• The series of instructions transmitted to a particular GPC 208 constitutes a thread, as previously defined herein, and the collection of a certain number of concurrently executing threads across the parallel processing engines (not shown) within an SPM 310 is referred to herein as a “warp” or “thread group.” As used herein, a “thread group” refers to a group of threads concurrently executing the same program on different input data, with one thread of the group being assigned to a different processing engine within an SPM 310. A thread group may include fewer threads than the number of processing engines within the SPM 310, in which case some processing engines will be idle during cycles when that thread group is being processed. A thread group may also include more threads than the number of processing engines within the SPM 310, in which case processing will take place over consecutive clock cycles. Since each SPM 310 can support up to G thread groups concurrently, it follows that up to G*M thread groups can be executing in GPC 208 at any given time.
  • Additionally, a plurality of related thread groups may be active (in different phases of execution) at the same time within an SPM 310. This collection of thread groups is referred to herein as a “cooperative thread array” (“CTA”) or “thread array.” The size of a particular CTA is equal to m*k, where k is the number of concurrently executing threads in a thread group and is typically an integer multiple of the number of parallel processing engines within the SPM 310, and m is the number of thread groups simultaneously active within the SPM 310. The size of a CTA is generally determined by the programmer and the amount of hardware resources, such as memory or registers, available to the CTA.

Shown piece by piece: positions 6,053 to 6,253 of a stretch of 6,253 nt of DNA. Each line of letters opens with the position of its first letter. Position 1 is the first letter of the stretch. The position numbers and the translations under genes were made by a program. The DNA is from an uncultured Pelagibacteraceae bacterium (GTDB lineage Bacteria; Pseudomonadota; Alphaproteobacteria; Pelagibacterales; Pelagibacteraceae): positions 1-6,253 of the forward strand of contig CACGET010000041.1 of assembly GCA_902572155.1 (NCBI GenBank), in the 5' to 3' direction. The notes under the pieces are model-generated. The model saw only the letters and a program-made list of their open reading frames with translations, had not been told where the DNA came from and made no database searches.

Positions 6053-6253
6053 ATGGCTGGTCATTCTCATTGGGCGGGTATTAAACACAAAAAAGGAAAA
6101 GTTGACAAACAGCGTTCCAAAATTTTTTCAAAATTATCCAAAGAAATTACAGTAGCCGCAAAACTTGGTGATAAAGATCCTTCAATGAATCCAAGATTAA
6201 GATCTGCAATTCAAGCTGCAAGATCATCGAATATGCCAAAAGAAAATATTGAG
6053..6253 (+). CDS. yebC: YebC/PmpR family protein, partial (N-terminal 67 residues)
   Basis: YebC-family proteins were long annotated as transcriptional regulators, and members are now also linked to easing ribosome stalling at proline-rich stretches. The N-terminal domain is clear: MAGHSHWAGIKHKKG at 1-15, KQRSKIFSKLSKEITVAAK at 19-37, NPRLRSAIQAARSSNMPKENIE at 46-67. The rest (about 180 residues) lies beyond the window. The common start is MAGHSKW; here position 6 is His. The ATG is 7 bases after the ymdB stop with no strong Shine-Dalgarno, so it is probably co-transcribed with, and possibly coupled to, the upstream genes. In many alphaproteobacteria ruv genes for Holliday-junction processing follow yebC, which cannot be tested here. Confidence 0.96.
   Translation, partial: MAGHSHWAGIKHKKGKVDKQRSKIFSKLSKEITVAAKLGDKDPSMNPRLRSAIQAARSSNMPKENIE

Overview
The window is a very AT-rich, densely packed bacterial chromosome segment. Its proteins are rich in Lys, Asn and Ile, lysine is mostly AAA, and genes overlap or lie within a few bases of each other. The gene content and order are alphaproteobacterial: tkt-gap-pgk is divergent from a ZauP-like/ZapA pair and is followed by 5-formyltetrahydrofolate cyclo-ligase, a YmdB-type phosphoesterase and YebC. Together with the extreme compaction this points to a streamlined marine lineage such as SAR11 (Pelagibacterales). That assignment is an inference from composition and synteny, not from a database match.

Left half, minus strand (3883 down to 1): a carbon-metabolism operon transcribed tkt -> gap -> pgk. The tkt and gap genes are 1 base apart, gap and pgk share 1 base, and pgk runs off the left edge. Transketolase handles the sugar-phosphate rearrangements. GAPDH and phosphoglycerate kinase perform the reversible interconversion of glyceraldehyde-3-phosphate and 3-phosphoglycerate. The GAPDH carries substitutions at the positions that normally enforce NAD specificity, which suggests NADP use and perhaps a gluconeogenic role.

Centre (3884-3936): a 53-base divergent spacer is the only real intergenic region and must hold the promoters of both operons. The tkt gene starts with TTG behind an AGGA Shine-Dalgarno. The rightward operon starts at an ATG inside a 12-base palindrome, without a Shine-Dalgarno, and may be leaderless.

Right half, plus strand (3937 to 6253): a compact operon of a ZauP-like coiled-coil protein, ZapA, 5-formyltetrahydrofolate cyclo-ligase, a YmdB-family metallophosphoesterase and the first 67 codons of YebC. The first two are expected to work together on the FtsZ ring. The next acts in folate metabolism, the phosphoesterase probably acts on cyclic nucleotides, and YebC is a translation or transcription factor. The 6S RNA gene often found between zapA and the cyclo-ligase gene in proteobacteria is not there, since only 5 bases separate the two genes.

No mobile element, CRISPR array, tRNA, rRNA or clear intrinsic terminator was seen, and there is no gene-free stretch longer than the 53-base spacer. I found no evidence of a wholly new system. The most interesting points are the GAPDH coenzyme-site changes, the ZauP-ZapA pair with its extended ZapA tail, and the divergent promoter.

• Each SPM 310 contains an L1 cache (not shown) or uses space in a corresponding L1 cache outside of the SPM 310 that is used to perform load and store operations. Each SPM 310 also has access to L2 caches within the partition units 215 that are shared among all GPCs 208 and may be used to transfer data between threads. Finally, SPMs 310 also have access to off-chip “global” memory, which can include, e.g., parallel processing memory 204 and/or system memory 104. It is to be understood that any memory external to PPU 202 may be used as global memory. Additionally, an L1.5 cache 335 may be included within the GPC 208, configured to receive and hold data fetched from memory via memory interface 214 requested by SPM 310, including instructions, uniform data, and constant data, and provide the requested data to SPM 310. Embodiments having multiple SPMs 310 in GPC 208 beneficially share common instructions and data cached in L1.5 cache 335.
  • Each GPC 208 may include a memory management unit (MMU) 328 that is configured to map virtual addresses into physical addresses. In other embodiments, MMU(s) 328 may reside within the memory interface 214. The MMU 328 includes a set of page table entries (PTEs) used to map a virtual address to a physical address of a tile and optionally a cache line index. The MMU 328 may include address translation lookaside buffers (TLB) or caches which may reside within multiprocessor SPM 310 or the L1 cache or GPC 208. The physical address is processed to distribute surface data access locality to allow efficient request interleaving among partition units. The cache line index may be used to determine whether of not a request for a cache line is a hit or miss.